Any college student will tell you, the best way to keep cash in your pocket and still eat well is to go ethnic. Authentic ethnic eateries are the tastiest of bargains, like New Delhi where a daily lunch ($8.95) and dinner ($12.95) buffet groans with real deal chicken tikka masala, tandoori, dal makhni and other Indian specialties. For Southeast Asian delights, try Le Viet, a stylish year-old newcomer not far from the Italian market. Fill up on a bowl of hearty Pho noodle soup and an order of fresh spring rolls and you’ll still get change back from your $10. Near the convention center, Dim Sum Garden may look nondescript on the outside, but inside, it’s a dumpling lover’s dream. Try an order (or two) of authentic Shanghai soup dumplings, tricky to eat because the soup is on the inside, but once mastered, positively addictive. The family owned Kebab House is a cozy Ottoman oasis specializing in Turkish and Middle Eastern cuisine. Besides kebabs of every stripe (the organic lamb doner is a house specialty), there’s sautéed and baked vegetarian options and an especially creamy hummus for dipping.
When it comes to a BYOB restaurant scene, Philadelphia is a real corker.
With more than 230 bring your own bottle eateries around town, diners can save big bucks – and drink their favorite vintages without paying a restaurant mark-up. Sticker shocked by the high price of liquor licenses, more chefs, like Ian Moroney, who owns the 28-seat Pumpkin on South Street, opt to do what they do best. “I got into this business to cook, not run a bar. BYOB works for us, and our customers love it.” Moroney, like most BYOB owners, doesn’t charge a corkage fee, another reason to wine and dine, Philadelphia style.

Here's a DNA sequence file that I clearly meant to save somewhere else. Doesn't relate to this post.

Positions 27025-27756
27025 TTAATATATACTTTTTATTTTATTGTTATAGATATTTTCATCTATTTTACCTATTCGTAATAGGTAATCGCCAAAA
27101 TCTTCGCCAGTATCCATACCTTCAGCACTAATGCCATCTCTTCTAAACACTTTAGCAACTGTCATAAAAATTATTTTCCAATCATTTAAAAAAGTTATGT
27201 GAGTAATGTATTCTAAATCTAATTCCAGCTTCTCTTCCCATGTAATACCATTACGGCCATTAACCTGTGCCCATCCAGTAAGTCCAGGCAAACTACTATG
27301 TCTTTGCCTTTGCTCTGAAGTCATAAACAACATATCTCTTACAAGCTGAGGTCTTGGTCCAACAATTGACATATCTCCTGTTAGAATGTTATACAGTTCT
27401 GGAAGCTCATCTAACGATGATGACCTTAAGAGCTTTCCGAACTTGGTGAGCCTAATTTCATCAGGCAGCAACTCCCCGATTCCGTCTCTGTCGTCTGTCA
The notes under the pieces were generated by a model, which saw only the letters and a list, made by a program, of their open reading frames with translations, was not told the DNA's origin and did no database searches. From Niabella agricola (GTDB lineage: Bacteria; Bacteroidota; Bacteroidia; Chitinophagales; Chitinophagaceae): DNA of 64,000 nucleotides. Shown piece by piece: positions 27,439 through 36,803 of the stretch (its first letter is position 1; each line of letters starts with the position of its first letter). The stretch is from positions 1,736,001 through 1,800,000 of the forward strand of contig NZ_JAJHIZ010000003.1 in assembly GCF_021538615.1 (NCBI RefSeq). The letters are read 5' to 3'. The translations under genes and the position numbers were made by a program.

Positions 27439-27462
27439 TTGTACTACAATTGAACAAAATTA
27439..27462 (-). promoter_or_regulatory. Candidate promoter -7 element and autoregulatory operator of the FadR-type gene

Three to Try …
Mercato: Chef Mackenzie Hilton infuses the slow cooking of Old World Italy with a bold take on new Italian American cuisine at this airy cash only BYOB. Large floor-to-ceiling windows open out onto a lively street scene. 1216 Spruce St, (215) 985.BYOB
Pumpkin: Artful New American cuisine, locally sourced produce and a great deal on Sundays: five courses for $35, including dishes like seared scallops over lentils spiked with a beet vinaigrette and braised branzino with fennel, preserved lemons and olive tapenade. 1713 South St. (215) 545-4448
Kanella: Cyprus meets Greece at Kanella’s table, where chef/owner Konstantinos Pitsillides coaxes wonderful flavors out of slowly braised rabbit with butter beans and the daily whole fish, simply roasted with seasonal greens. Or come for the Cyprus breakfast, eggs fried in olive oil with tangy houlami cheese. 1001 Spruce St. (215) 922-1773
BYOB Bits: Reservation policies vary, so call ahead. Ask in advance about credits cards – cash only is not uncommon. And if you don’t have your favorite Super Tuscan handy, not to worry, here’s an interactive map of the city by neighborhood, complete with the locations of the nearest liquor store.